Hanging around the baseball stadium and with a strong resemblance to Hank Aaron, little Stanley Kirk Burrell would be motivated to follow his dream and become one of the pioneers of rap and hip hop.
The young Burrell would re-sell stray baseballs in the parking lot of the Oakland A’s, putting on a show with dance and music.
His flair was noticed by the club, who soon hired him as a batboy, which he would do all through highschool years, soon becoming an announcer too.
Burrell was soon be compared to Aaron and nicknamed Hammer, as that was Aaron’s nickname. He tried to become a pro baseball player but after not making the cut, he entered the US Navy for three years.
After leaving the Navy, and doing shows around Oakland, CA and surviving a failed record deal, Burrell borrowed $20,000 from two former As players to start his own label Bust It Productions, to produce, record and distribute Oakland-grown rap artists.
Burrell had already started using the moniker MC Hammer, after going on the road with the Oakland As as a master of ceremonies. In 1986, he released his first album Feel My Power, and thanks to his and his wife’s efforts in doing all the marketing themselves, the album became a club hit in California.
Capitol Records pestered the performer until he signed with them. adding $1.75 million to the Bust It Productions budget and led to his first major album release, a revised edition of Feel My Power with additional tracks, selling two million copies.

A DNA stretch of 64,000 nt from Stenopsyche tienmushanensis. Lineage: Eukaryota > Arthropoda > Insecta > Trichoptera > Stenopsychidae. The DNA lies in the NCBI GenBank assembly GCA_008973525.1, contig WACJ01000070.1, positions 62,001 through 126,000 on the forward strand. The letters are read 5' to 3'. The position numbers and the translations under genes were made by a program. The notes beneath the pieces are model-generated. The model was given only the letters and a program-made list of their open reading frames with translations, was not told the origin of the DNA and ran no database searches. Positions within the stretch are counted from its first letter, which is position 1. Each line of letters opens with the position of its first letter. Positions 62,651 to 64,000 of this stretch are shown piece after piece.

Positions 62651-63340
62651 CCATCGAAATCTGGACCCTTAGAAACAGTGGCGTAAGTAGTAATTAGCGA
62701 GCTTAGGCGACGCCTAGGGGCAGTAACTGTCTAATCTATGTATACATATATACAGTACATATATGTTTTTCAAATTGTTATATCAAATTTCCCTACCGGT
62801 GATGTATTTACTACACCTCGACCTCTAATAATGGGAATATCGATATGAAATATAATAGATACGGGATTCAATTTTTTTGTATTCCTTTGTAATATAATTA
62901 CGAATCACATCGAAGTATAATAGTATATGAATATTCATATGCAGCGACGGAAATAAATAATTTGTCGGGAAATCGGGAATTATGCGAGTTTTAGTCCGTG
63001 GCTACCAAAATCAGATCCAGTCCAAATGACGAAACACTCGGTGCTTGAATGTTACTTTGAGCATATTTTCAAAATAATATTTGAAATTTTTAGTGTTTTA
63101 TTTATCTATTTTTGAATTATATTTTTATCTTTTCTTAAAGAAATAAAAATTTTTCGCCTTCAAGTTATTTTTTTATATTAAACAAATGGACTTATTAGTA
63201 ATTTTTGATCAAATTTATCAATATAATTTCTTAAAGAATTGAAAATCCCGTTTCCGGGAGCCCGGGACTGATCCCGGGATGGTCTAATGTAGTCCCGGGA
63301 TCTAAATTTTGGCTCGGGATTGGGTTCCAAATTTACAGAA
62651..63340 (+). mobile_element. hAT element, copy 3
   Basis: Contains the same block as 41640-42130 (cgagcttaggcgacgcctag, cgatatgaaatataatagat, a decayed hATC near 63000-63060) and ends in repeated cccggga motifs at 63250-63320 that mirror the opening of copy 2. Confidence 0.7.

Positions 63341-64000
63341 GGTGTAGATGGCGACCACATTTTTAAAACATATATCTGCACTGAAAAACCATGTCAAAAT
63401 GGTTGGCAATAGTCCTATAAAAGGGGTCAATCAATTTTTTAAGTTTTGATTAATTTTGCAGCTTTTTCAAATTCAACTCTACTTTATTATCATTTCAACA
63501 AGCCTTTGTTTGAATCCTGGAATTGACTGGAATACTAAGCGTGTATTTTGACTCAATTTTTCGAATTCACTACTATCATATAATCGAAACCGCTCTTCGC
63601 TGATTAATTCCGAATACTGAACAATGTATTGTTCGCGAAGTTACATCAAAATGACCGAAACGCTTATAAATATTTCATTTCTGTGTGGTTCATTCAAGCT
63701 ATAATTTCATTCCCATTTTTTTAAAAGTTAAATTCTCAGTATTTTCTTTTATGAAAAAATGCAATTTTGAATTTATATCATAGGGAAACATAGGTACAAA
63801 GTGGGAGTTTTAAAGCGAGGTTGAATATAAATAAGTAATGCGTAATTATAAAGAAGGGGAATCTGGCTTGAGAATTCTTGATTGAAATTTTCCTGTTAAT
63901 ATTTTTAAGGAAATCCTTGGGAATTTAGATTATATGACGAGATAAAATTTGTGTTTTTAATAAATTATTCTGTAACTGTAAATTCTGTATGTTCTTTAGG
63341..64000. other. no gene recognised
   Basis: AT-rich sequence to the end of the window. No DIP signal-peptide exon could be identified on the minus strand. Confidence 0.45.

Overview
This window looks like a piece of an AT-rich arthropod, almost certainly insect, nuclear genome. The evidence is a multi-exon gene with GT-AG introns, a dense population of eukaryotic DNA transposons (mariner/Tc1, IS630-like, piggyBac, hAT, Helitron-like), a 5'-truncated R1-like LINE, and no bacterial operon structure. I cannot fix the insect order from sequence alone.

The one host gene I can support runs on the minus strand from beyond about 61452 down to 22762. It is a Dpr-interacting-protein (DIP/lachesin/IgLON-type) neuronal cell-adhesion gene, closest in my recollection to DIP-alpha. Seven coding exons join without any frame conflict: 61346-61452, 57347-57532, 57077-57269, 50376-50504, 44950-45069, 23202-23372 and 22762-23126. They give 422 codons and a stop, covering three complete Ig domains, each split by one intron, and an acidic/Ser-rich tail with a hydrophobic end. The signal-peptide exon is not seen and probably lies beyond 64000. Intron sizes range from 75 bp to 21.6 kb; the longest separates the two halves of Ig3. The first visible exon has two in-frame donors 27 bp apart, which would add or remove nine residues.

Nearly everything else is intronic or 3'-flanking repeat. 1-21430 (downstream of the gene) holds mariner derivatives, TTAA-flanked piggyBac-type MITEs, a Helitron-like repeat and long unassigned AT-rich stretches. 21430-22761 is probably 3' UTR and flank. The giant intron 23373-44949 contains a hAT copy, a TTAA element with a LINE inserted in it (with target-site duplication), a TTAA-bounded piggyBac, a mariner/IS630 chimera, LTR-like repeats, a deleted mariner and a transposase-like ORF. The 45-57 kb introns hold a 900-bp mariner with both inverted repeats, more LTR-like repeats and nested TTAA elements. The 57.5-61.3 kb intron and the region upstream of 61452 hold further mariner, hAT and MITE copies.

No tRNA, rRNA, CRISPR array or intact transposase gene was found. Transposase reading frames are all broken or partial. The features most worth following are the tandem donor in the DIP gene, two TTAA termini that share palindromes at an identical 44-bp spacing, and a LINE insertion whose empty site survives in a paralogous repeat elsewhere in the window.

Friends with Arsenio Hall, MC Hammer used his friend’s show as the platform to debut You Can’t Touch This, the first single from his third album in 1989. The album, Please Hammer Don’t Hurt ‘Em, was a reference to his put-downs about other rappers in his songs.
The song was recorded on a modified tour bus, while promoting his first big label release with production and recording by producers Felton Pilate and James Early. With the strength of the single You Can’t Touch This, the album roared up the Billboard charts and became the first rap song to crossover to the pop charts.
To date, this song has been used, covered, included in compilatons and soundtracks and is the best-selling rap song of all time.
As the decade turned to the 1990s, MC Hammer’s initial status was overshadowed by his pop culture popularity and the long line of detractors said he was a sell-out for his less than apparent hardcore songs. But its his dedication to his music that should be noted, for a kid who stood in a parking lot throwing out beats and selling baseballs.